Life in Spain is wonderful and offers a host of benefits, but how does the cost of living compare to other countries in Europe and around the world? We take a look at the average price of rent, food, transport, and salaries in our new post.
The global rise of co-living solutions and short-term holiday leases, coupled with the lax regulation to keep them under control, has caused a spike in rental prices in the majority of major cities across the globe. According to an article in El País that picks up data from a study by Alquiler Seguro, 37% is the average amount of an individual’s income in Spain that is spent on rented housing. This figure can be in excess of 40% in Madrid, Catalonia or the Balearic Islands. In terms of cost, the study reports that the average price of a residential rental property in Spain comes in at around €895, but can shoot up to as high as €1,216 in Barcelona. But how do these figures shape up against other cities in neighbouring countries?
London: As of the last quarter of 2018, average asking rents per month had soared to an all-time high of €2,034 in the wake of a plummeting housing supply.
Paris: A one-bedroom apartment outside the city centre as of July this year can fetch up to €819, while in the centre it could command up to €1,156.
According to data sourced from Numbeo’s Cost of Living Index, Manhattan and San Francisco top the scale with average rents in excess of $3,000.
Whether it means taking the metro to work or a train at the weekend to visit a hidden gem in the outskirts of the city, public transport is, on the whole, a must when it comes to life in Spain. In Madrid, the average cost of a monthly metro pass is €55 (except for those aged 26 or under, who are entitled to a €20 pass that covers all travel zones), slightly less in Barcelona coming it around €43,50, while in Seville it can range from €30-50.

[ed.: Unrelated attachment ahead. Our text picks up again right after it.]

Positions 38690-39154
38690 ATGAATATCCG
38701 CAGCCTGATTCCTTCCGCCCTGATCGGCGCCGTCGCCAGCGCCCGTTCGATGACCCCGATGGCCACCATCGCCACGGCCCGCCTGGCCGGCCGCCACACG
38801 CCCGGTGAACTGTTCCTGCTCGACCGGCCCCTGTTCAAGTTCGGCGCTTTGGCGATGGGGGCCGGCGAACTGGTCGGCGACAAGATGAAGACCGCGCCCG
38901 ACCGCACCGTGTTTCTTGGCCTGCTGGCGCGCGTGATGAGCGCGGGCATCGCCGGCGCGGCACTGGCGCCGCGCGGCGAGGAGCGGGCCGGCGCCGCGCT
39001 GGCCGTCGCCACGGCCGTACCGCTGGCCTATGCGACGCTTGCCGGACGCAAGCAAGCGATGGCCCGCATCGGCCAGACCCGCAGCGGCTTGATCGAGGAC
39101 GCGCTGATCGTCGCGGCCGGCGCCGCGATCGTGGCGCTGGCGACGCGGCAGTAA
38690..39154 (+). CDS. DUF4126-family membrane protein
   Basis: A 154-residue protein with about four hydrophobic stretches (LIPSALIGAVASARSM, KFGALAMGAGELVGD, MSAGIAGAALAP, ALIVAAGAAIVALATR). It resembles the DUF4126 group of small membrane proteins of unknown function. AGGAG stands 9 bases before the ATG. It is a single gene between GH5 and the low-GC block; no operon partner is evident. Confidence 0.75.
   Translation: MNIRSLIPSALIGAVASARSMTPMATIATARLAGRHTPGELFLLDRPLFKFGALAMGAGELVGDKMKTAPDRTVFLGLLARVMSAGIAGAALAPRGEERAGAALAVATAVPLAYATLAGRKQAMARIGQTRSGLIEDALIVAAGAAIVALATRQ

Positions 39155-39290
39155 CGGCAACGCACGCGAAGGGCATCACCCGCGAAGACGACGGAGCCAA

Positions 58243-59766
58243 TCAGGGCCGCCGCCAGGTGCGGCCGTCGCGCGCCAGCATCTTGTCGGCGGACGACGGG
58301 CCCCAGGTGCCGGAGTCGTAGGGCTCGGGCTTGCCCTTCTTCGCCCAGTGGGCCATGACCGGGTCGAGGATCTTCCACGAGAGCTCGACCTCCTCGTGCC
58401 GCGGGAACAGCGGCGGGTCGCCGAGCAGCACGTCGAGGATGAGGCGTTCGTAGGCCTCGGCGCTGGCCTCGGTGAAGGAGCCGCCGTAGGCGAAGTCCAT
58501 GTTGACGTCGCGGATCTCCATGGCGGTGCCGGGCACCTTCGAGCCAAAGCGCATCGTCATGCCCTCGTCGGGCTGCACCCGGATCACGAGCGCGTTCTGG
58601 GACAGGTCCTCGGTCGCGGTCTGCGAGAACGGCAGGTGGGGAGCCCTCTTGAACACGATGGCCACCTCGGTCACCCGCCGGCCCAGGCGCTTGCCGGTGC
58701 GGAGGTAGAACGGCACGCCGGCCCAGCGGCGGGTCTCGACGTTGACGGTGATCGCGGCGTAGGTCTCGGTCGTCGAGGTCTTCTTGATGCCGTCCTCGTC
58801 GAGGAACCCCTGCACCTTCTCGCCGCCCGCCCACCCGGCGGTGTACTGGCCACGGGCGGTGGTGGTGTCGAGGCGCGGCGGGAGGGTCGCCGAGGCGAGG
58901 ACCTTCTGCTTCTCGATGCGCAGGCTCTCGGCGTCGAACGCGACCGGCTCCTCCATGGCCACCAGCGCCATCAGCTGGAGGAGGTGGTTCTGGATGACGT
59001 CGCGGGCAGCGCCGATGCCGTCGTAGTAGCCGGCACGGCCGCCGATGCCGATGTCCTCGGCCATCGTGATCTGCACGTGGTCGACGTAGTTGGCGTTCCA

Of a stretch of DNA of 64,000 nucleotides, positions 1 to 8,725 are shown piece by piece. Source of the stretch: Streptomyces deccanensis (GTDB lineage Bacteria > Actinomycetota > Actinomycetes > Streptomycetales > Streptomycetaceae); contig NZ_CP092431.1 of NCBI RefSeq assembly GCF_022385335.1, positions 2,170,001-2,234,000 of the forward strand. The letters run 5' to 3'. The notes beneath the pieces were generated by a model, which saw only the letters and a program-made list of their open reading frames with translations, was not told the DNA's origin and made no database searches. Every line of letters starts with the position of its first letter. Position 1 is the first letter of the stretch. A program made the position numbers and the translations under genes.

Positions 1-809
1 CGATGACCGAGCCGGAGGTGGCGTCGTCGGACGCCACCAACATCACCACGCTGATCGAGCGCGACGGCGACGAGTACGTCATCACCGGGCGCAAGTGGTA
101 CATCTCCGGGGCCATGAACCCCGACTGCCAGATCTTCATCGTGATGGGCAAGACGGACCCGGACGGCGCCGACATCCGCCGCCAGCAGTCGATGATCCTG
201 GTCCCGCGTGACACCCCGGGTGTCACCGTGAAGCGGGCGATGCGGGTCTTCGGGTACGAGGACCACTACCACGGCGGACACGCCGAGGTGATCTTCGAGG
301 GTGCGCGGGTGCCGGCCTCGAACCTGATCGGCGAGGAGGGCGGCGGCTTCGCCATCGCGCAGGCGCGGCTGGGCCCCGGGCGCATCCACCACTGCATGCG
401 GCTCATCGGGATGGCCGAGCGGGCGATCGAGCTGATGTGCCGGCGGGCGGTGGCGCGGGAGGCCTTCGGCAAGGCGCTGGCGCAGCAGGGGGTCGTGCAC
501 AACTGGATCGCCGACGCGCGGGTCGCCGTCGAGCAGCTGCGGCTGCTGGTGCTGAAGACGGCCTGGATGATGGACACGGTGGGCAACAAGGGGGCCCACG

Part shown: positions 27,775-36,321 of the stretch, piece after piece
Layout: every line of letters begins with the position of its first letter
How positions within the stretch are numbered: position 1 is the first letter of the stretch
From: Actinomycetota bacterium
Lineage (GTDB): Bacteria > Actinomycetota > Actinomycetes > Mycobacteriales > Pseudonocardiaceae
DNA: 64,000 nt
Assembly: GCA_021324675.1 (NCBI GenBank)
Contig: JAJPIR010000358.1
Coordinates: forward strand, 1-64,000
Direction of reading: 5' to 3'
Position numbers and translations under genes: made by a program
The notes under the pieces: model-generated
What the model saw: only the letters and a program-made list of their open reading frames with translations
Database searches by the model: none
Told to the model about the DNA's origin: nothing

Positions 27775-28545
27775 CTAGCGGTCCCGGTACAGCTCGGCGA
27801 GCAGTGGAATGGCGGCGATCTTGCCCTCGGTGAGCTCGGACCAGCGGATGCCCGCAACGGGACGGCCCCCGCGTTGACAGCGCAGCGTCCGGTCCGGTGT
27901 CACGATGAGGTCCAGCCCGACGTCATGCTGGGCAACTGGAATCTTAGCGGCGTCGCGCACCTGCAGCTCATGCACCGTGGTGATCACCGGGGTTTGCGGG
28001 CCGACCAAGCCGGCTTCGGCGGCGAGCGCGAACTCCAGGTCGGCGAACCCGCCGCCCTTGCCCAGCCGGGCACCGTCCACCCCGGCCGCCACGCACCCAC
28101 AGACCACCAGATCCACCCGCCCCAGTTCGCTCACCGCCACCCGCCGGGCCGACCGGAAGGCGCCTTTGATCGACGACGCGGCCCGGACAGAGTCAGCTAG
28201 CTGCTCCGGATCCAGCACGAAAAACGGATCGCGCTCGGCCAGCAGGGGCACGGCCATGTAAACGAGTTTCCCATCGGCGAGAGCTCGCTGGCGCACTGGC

In general, the cost of public transport in Spain fairs well in comparison with other major cities around the world. In Stockholm (Sweden), for example, an inner city 30-day travel pass for the subway/bus is around 890 SEK, which equates to €85.
A monthly Underground pass in London comes in at between 135 - 235 pounds, depending on the travel zones.
For comparison purposes, let’s imagine we fancy a Spanish tortilla for dinner...what ingredients do we need? Eggs, potatoes and onions (we already have the oil at home). The average grand total for our little shopping basket in Spain comes in at around €4.41. Not bad, eh?
This price begins to tick up if we’re living in Basel, Switzerland, for example, where our craving for a tasty tortilla would set us back a whopping €10.23. We must just make a slice of toast in that case. Slightly lower than Basel, but definitely not a bargain, comes Paris at an average of €7.29. Grocery prices in Madrid on the whole are 64.36% lower than Basel, and in Paris they’re 68.25% higher than the Spanish capital.
See the data here.
According to data from Spain’s National Statistics Institute (INE), the average annual salary in Spain stood at €17,482 in 2017, up 6% from the previous four years. However, this figure fluctuates depending on the city. Take Bilbao, for example, where the annual average shoots up to €22,820 (14 payments of €1,6309). Let’s see how annual income compares to other countries and cities around the world.
The annual average salary in London, according to the UK’s Office for National Statistics, rose to £39,759 in 2017.
Belfast, albeit much lower than London, still exceeds Spain’s national average coming in at roughly £24,468.
In terms of minimum salaries, Spain saw a spike in 2019 to €900/month (€10,800 a year), but how does this compare to other countries around the world? The UK also saw a rise in the national minimum salary to €1,453.28/month (around €17,439 a year). Australia, meanwhile, offers a minimum salary of €2,230/month (€28,768/year, as of July 2018). If we head over to Eastern Europe, the numbers start to drop: the average in the Czech Republic comes to €481.50/month (€5,778/year); and €521/month (€6,252/year) in Poland.
Our brief comparison of the cost of living in Spain with other countries and cities worldwide shows that Spain tops the ranks in many ways; however, it is important to bear in mind that a range of factors come into play. These range from the average salaries, the certain area you’re living in, your daily habits, occupational level, size of house, and so on. If you want to compare the average cost of living between cities within Spain, download our free guide below.